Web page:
"Age of Extinction" One Step Changer Optimus Prime Toy Review
Release Date: May 12, 2014 (Online); May 17, 2014 (Stores)
Price Point: $9.99 (Varies by retailer)
Retailer: General Release (Toys R Us, K-Mart, Target etc.)
- On Card*
- Official Photo (Vehicle Mode)*
- Official Photo (Robot Mode)*
- Card Scan (Front)
- Card Scan (Back)
- Vehicle Mode
- Vehicle Mode (Side)
- Vehicle Mode (Back)
- Vehicle Mode (Forward view)
- Vehicle Mode (Angle View)
- Robot Mode
- Robot Mode (Side)
- Robot Mode (Back)
- Robot Mode (Close up)
- Robot Mode (Focus on head)
- Robot Mode (Angle View)
- Robot Mode (Holding Construct-Bot weapons)
*Images and text below in italics are from Amazon.com:
his quick-converting Optimus Prime figure is geared for fans who want streamlined conversion built for seamless battle play. It features a 1-step conversion -- just press the truck's cab to change from vehicle to robot, then push down to switch back.
As part of its drive to appeal to different segments of the toy buying audience, Hasbro has introduced different sub-lines of "Transformers" figures for the "Age of Extinction" toy line. One of these are the "One Step Changers". As the name suggests, the idea behind these figures is the ability to transform the figure in one step, keeping them in spirit with G1 toys like Jumpstarters and Battlechargers. One of the first figures in this sub-line is Optimus Prime. If a simplified figure isn't your thing, you may prefer the Leader Class Optimus Prime.
In previous "Transformers" live aciton films, Optimus Prime had the alternate form of a Peterbilt tractor trailer truck cab. For Optimus' fourth outing in a live action film, the designers have changed things up. This time out, he's a much more futuristic and sleek looking Western Star custom truck. This form is a longnose truck which is curved in shape from the front all the way to the center of the vehicle. The design features several distinctive elements including a tall grille in front, panels above the windshield, a curved wind vane on top and exhaust pipes that come to a curved angle at the top. The sculpt even features smaller details like a small area on the top of the grille for his Autobot symbol, raised ovals that are meant to be "lights" on the panel above the windshield and horizontal lines etched into the base of the smokestacks.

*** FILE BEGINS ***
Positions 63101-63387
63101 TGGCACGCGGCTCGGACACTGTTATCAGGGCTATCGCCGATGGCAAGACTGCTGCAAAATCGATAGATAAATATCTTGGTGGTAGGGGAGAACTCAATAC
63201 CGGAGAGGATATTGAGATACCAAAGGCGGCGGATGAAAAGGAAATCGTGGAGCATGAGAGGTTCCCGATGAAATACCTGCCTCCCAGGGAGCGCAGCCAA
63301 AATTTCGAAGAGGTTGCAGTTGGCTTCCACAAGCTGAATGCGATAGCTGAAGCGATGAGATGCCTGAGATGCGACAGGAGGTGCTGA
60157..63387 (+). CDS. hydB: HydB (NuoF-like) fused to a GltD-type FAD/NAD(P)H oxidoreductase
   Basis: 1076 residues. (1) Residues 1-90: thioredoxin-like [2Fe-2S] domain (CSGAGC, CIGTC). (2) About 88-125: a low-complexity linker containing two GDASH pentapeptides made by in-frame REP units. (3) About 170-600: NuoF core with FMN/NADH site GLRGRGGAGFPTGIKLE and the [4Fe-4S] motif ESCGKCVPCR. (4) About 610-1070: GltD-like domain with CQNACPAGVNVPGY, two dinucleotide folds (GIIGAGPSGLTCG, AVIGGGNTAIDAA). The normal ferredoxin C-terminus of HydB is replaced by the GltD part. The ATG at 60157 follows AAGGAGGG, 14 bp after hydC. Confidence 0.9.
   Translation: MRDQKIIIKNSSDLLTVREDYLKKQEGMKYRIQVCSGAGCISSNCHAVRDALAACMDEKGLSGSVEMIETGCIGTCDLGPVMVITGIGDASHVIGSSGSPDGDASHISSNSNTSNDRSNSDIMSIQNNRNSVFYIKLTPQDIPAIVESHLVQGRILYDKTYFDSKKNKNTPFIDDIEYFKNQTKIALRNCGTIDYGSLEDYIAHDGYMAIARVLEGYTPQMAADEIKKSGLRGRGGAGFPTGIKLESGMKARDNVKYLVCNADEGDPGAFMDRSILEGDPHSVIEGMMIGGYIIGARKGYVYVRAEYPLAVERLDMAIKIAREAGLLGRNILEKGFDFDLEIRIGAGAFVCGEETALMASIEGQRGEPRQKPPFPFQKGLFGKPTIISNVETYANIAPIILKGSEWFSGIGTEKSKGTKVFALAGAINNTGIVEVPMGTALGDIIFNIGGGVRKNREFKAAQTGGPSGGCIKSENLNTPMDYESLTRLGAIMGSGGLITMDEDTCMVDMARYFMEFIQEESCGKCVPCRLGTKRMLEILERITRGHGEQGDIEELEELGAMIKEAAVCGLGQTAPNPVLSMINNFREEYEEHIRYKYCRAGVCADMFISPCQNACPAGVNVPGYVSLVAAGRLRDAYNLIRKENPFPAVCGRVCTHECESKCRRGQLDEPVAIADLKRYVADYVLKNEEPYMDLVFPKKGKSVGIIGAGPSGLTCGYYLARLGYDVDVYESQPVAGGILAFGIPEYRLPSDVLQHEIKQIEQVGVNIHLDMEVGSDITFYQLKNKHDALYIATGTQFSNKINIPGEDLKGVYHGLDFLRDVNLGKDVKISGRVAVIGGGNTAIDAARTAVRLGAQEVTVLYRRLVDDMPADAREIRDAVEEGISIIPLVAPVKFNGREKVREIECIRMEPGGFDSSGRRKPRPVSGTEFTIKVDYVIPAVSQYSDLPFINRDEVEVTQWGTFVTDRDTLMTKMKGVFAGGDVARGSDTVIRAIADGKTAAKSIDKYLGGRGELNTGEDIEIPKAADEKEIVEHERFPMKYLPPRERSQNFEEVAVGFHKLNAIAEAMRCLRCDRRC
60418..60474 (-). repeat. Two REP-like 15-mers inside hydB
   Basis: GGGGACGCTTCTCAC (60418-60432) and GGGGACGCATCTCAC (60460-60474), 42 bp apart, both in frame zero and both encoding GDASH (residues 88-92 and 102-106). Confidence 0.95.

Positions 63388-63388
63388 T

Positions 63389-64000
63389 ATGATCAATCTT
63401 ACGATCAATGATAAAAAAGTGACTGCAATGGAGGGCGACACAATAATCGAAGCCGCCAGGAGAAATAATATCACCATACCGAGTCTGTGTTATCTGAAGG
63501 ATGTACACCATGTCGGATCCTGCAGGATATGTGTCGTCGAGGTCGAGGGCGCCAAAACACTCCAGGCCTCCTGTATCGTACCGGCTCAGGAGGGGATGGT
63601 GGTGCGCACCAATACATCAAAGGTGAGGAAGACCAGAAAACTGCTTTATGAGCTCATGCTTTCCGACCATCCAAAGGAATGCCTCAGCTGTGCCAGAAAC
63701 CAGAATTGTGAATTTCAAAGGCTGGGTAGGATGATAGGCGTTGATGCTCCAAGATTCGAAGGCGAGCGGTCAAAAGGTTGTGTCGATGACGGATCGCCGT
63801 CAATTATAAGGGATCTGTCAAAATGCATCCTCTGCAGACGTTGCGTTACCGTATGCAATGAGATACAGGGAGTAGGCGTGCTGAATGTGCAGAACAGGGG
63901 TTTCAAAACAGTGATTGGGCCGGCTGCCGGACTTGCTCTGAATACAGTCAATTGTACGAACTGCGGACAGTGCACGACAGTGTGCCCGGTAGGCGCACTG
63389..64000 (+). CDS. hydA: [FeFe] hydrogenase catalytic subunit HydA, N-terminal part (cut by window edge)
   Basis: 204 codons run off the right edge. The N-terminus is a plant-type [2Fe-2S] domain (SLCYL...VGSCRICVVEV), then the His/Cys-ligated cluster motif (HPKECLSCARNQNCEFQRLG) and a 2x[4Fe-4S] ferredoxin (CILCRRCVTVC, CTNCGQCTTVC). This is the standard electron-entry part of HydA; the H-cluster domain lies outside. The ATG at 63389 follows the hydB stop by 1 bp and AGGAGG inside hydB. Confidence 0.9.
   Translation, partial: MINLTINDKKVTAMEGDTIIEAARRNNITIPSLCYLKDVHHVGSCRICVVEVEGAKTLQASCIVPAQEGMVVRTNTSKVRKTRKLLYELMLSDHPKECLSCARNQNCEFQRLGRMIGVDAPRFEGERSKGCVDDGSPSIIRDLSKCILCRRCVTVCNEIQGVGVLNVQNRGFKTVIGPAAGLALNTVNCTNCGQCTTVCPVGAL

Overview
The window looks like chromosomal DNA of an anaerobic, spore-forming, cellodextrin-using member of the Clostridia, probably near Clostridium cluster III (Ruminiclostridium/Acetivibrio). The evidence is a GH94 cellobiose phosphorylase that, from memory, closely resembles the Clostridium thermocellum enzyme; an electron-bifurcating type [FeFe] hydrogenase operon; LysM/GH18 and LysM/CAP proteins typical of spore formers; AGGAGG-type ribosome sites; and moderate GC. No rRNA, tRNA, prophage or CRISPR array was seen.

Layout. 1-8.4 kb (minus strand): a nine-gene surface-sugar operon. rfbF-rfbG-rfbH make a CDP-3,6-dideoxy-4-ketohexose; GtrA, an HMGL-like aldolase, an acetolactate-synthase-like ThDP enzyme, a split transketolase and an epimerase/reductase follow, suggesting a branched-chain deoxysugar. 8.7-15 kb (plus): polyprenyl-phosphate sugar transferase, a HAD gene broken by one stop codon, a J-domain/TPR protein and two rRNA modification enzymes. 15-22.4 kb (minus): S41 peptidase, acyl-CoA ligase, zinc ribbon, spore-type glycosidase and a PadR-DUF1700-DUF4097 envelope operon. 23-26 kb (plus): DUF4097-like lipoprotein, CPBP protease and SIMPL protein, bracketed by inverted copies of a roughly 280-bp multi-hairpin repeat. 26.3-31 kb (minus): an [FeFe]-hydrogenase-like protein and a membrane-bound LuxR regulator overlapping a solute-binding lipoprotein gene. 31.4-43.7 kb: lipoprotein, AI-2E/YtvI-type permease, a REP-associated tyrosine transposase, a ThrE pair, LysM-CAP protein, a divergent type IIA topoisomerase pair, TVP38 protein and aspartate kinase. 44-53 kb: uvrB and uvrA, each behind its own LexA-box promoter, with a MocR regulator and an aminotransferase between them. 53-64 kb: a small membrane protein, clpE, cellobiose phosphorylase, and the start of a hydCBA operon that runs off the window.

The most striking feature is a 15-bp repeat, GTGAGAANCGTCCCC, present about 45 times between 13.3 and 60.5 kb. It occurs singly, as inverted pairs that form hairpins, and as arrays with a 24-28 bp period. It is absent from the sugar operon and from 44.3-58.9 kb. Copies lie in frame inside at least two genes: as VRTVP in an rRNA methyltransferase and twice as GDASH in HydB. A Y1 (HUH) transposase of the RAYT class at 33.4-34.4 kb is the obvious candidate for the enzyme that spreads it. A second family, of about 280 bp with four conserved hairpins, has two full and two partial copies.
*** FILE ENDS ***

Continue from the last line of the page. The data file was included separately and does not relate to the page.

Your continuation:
In order to fit into the price point and accommodate the one-step transformation gimmick, some design sacrifices were made. Specifically, the chest panel from the robot mode and the robot arms both show in this form in the rear section. Given the simplified nature of the figure, it's not the most egregious detail to stick out. It may bother some however, so take a good look at the pics above to make your own decision about it.
Optimus Prime is cast in blue, grey and black plastic. The blue makes up most of the figure. The black is used on the wheels while the grey is used for smaller parts like the tanks on the sides. Paint details are done in red, silver and light blue. The red is used to paint Optimus' famous flame pattern on the front end of the vehicle. Silver is used on several parts such as the smokestacks and grille. His windshield is light blue. It looks good for a simpler figure but I do wish some silver had been used for the rims on the wheels.
Transformation to Robot Mode:
Press the panel above the windshield and the front of the vehicle will swing down and the middle portion will open up. At the same time the chest panel will swing up to form the chest. This will also reveal his arms and legs.
The robot mode of this figure has most of Optimus Prime's details from "Age of Extinction", though the proportions are a bit different than what other figures and the on screen CGI model show. Here his arms are a bit more slim and the torso is wide and gives him a barrel chested look. Sure he looks bulky in the film, but not this bulky. Still, instead of looking bad it looks pretty solid, like Optimus has bulked up to fight his enemies (and I guess in a way he has).
A lot of the details from the CG model make it into this figure. This includes the curved armor pieces on his chest, the "loincloth" styled armor piece over his waist and the "toes" on his feet. He even has the curved shoulder armor pieces sculpted into each arm. I really like how much deal they worked into this sculpt given that it's meant to be a simpler representation of the character.
In this form a good combination of blue and grey plastic shows. The grey forms a bit of a perimeter of detail around the chest. The rest is blue. Red paint is used for flame details on his torso and shoulder armor. His face, mouthplate and leg details are painted silver. His eyes are light blue. It looks good and yes, there could be more paint details, but given the size of the figure I'm not surprised there aren't.
In terms of articulation, the arms can move up and down and the head can turn. In a way, that's disappointing (though consistent with the articulation on other One Step Changers). My disappointment largely comes from this figure being reminiscent of the "Machine Wars" Hubcap/Hoist sculpt, which had a similar transformation scheme but had far more articulation. It's not really a fair comparison since that was a very different time for both the economy and the toy line, but it's an association my brain made. Almost as a consolation prize, the ports in the fists are 5mm, allowing this figure to hold the weapons that come with many other figures including Construct-Bots. I was thankful for this as it adds some play value to the figure.
Most older fans who are looking for complex figures will want to avoid this figure. It is neat however to have on your desk at work to mess around with or for kids to toss in their bag and take to the playground or a family trip.